2. I'm not the same person I was in college. Heck, I'm not the same person I was 5 years ago, maybe even a year ago. I keep changing and growing, which I value in myself. Mentioning what I was like when I was in high school or who I dated back then is extremely frustrating because I have moved on from there.

3. I have earned everything I have. Do not compare me to family relations that have possibly married for money, because I have worked very hard for my home and the financial stability I currently have (not that anyone is really that stable right now). We make trade offs just like everyone else does. Yes, I can sometimes buy designer pieces, but I still buy off the sale rack and we don't really go on extravant vacations, because we've spent the past several years focusing on my husband's MBA, building our new house and infertility treatments. I do meal plan and have "leftover surprise" for dinner weekly to keep expenses in check.

Comments

Martha said…
I celebrate these wonderful things about you, Heather and all the gifts your Mom has given you including strength.
I am sorry that your Mom is "stuck" on a person from your past, you're right, you've evolved so much. Who of us would ever the same after all you've experienced??
((Hugs))
Queenie. . . said…
I SO can identify with not being the person you were in h.s. or college, but having the parents remind you of it. My father swears that at 16, I once made a very offensive and prejudiced comment (I swear I didn't), and he repeats the story at the most inopportune, embarassing times. Even if he thought I made it--more than two decades have passed. It's time to move on! Sometimes our parents can't see us as anything more than little kids, and they don't get why we don't want to be treated like little kids. I hope everything with your mom smooths out soon.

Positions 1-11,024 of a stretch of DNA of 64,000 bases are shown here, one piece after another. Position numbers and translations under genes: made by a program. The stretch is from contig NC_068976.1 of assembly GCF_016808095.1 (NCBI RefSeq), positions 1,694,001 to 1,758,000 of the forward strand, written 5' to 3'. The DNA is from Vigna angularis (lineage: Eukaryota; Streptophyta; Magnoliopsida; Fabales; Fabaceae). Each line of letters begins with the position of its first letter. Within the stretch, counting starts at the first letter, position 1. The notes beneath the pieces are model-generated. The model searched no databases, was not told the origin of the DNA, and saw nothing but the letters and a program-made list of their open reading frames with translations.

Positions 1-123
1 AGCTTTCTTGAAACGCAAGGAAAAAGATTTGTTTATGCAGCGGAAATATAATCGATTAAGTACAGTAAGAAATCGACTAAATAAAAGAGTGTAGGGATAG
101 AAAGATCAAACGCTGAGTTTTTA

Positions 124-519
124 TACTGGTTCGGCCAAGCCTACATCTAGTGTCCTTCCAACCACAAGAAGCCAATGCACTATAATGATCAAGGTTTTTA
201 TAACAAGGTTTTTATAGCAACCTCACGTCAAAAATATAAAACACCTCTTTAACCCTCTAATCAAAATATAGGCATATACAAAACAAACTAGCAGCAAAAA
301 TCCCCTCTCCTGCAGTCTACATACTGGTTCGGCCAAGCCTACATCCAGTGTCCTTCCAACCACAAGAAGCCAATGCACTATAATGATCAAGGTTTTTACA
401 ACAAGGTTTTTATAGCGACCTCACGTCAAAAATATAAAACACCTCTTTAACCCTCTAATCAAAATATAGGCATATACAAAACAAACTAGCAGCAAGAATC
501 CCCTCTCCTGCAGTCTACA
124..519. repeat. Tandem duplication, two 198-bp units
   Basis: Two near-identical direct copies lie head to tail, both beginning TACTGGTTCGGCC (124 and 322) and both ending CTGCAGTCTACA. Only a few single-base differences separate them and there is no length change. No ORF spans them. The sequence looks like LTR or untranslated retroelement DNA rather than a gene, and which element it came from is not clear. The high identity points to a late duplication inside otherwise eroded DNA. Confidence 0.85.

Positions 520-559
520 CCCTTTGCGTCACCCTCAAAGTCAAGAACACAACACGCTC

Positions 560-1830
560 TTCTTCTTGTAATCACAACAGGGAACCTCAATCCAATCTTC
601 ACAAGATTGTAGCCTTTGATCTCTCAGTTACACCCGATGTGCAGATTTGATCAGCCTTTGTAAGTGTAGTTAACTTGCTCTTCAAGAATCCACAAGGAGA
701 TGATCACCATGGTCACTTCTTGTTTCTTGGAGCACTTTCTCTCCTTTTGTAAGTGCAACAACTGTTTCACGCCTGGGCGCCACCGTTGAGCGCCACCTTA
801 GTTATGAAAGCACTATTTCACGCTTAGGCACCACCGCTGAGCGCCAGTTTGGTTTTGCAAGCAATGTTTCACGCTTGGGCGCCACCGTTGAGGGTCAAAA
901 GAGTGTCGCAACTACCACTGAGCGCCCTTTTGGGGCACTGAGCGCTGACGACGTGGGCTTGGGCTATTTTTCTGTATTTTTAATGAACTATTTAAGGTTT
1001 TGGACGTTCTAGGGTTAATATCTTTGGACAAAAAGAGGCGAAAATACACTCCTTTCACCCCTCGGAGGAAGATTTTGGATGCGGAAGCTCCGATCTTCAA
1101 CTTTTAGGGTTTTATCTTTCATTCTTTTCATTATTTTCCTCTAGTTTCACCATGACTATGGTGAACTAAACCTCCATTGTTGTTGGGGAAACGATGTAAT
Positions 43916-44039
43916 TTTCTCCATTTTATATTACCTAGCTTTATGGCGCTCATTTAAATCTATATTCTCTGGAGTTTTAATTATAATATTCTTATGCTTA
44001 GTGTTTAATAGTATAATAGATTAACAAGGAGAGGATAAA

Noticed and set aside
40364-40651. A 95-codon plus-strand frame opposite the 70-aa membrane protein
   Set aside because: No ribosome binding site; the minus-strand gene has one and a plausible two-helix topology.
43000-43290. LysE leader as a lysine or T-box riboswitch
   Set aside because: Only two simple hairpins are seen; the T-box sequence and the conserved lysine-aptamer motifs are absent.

Formerly Gracie said…
It's so funny. No matter how old we get, my family always seems to slip back into our "roles" from when we were all living under one roof.

Sometimes old habit are just hard to breaking or admitting that someone else has changed means that you've changed too... (Like my not needing my parents to take care of me anymore)

When my family bugs me, I have to remind myself of what I have going for me too and, as sad as it is, admit that maybe they're not the ones I can turn to when I need a little extra support or heck, a cheerful voice....